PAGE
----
No doubt about it, as Langton Hall celebrates its 100th birthday, its layout remains as baffling as its history is distinguished.
Where is Room 030? How do I get to the pool? Where is the Faculty Staff Fitness office? How do I get to the cage? What, exactly, is the cage?
I have worked in Langton since arriving at OSU some 18 years ago, and I and my building mates have heard and seen it all.
Outside the men’s locker room located downstairs on the east end of the building, it’s easy to miss the small, faded, official “Men’s Locker Room” sign and the additional, makeshift “Men Only” signs, which can lead to women inadvertently wandering through as they search in vain for their destination.
People also search in vain for the non-existent elevator that would take them to the upper gym on the third floor. Stymied, they stand and wonder: “How do I get up there?” as they stare blankly down the main floor hallway. Given the numbering scheme in the building and discontinuity of the second floor, there can seem to be hidden “floors between floors” in the building.
These are just some of Langton’s mysteries.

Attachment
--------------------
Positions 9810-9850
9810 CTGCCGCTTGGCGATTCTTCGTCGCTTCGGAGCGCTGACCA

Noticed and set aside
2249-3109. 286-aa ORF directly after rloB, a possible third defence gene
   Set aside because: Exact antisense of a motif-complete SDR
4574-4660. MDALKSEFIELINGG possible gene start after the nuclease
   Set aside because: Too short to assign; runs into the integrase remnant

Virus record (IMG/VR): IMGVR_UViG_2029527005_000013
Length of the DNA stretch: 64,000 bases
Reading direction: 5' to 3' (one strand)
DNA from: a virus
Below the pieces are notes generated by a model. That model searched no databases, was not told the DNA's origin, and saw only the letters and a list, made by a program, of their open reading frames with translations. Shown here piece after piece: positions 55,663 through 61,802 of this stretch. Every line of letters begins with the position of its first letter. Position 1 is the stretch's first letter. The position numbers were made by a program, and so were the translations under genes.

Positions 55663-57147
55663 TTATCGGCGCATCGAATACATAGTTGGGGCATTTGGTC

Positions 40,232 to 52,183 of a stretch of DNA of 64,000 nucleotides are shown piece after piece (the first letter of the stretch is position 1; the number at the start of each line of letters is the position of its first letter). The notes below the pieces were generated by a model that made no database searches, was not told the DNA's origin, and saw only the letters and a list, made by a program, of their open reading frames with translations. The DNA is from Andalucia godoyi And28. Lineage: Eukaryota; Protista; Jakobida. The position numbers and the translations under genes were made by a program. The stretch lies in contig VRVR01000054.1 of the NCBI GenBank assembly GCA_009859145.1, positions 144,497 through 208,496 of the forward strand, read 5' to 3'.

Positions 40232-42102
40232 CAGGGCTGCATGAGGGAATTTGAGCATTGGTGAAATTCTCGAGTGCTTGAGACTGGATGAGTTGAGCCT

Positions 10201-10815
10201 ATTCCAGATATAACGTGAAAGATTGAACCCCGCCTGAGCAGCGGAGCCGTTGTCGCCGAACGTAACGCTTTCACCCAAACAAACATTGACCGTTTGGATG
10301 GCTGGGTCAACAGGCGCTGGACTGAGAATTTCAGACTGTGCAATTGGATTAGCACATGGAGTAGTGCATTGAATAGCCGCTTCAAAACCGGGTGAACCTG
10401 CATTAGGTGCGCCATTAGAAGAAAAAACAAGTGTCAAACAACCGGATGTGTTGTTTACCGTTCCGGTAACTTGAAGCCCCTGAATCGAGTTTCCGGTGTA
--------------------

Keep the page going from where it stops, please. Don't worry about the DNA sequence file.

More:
For all of its peculiarities, the building is part of OSU’s Historic District, which was approved by the National Park Service in 2008 (read about the designation). The oldest building in the historic district is Benton Hall, which was constructed in 1889, making it 126 years old in 2015. A complete listing of buildings in the district is available in PDF format. Although 2015 is Langton’s centenary year, 17 buildings in the district are older.
Designed — as are many of Oregon State’s landmark buildings — by Portland architect John Virginius Bennes, Langton’s brick construction and fine details make it an excellent example of the look Bennes cultivated in his work on campus.
In front of the building is “The Competitor,” a 1920 bronze casting by Robert Tate McKenzie, which was one of the first pieces of public art to decorate the campus. (Over the decades, countless photography and photojournalism students were assigned to prepare photo studies of the sculpture, which depicts an athlete tying his shoe.)